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First aid for Fido: How dog owners can administer care
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First aid for Fido: How dog owners can administer care

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Sick dog

First aid refers to the immediate care you should provide when a dog is injured or ill until a veterinarian can perform further medical treatment. For minor conditions, first aid care may be enough. For other problems, first aid care should be considered as temporary care until your dog is evaluated and treated by the vet.

The main goal when dealing with first aid is to identify the problem, prevent an injury from worsening and keep you and your pet safe during the process. Have a first-aid kit on hand for your dog, and be familiar with its contents. There are many commercially available first aid kits for dogs, but you can also make your own. Include a first aid reference guide in your kit that includes basic instructions. This should include phone numbers for your veterinarian and nearby veterinary emergency clinics. To learn more about the items you should include in your first aid kit, visit AKC.org.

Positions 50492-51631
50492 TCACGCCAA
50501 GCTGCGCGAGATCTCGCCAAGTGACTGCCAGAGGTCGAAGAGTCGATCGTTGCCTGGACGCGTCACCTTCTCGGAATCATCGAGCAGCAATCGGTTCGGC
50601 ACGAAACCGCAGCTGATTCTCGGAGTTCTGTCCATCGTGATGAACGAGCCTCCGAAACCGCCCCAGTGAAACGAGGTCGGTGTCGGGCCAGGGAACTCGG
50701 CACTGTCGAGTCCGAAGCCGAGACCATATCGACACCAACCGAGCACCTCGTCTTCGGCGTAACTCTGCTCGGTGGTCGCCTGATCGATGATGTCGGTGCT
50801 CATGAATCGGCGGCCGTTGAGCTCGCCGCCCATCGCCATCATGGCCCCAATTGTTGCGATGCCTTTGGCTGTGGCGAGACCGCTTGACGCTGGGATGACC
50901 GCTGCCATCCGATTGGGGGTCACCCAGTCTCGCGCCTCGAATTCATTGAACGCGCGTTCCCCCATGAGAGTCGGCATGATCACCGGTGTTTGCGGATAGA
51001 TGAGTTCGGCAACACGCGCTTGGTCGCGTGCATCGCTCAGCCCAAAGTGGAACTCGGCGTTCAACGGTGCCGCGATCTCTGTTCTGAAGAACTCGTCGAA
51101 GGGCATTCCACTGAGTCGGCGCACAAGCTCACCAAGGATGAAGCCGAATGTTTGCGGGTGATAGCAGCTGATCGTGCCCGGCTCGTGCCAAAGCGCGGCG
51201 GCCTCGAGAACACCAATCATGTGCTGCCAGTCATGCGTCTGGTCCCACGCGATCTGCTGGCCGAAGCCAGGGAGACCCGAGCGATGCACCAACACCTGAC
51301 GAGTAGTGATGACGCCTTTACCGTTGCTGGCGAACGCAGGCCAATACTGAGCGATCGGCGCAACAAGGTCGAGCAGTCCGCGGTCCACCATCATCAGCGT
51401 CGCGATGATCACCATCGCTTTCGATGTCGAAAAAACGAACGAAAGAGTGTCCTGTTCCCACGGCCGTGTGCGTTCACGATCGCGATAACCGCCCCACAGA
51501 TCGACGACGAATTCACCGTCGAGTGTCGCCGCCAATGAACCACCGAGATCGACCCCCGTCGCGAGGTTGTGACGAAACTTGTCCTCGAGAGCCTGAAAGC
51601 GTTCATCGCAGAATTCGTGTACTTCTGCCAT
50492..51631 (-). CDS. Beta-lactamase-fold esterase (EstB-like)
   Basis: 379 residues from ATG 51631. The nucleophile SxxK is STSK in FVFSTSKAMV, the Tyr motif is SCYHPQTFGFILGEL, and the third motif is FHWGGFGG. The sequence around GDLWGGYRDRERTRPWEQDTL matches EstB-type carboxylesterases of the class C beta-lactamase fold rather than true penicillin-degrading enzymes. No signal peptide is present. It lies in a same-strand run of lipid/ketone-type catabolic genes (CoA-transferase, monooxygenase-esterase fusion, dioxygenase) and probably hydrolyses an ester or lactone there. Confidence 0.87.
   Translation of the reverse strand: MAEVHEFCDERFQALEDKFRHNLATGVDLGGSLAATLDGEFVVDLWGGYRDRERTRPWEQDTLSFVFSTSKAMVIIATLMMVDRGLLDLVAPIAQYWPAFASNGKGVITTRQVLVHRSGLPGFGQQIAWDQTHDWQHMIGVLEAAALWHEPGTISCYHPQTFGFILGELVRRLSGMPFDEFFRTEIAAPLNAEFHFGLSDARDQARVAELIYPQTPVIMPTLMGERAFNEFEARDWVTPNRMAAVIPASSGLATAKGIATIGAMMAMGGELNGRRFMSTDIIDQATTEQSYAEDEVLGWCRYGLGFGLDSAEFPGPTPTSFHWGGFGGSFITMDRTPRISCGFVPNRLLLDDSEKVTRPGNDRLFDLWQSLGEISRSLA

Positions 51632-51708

Safety is paramount. Any dog in pain might bite, especially if they’re scared. When approaching the scene, assess the safety of the surroundings and the dog. Remove the pet from any dangers such as heavy automobile traffic.

Always try to place a muzzle on a dog, even your own. When placing it, do so gently and not tightly as to cause discomfort to the dog. If you don’t have a muzzle, you can fashion a makeshift muzzle by tying a leash, shoelace or belt around the mouth.

If possible, wear gloves, especially when dealing with a strange dog. Avoid touching outer contaminated surfaces with ungloved hands. Wash your hands for at least 20 seconds after handling any animal, even if you were wearing gloves. If a sink is not available, use alcohol-based hand sanitizers.

Any dog with suspected back or pelvic damage should be handled with utmost care to prevent further damage. Placing a stiff wood board or even cardboard under the dog to support lifting or carrying will help stabilize the body.

Calming dog treats can help de-stress your dog but shouldn’t be used as an alternative to exercise, mental stimulation and training. Here's what to consider.

Dr. Jerry Klein is the chief veterinary officer for the AKC.

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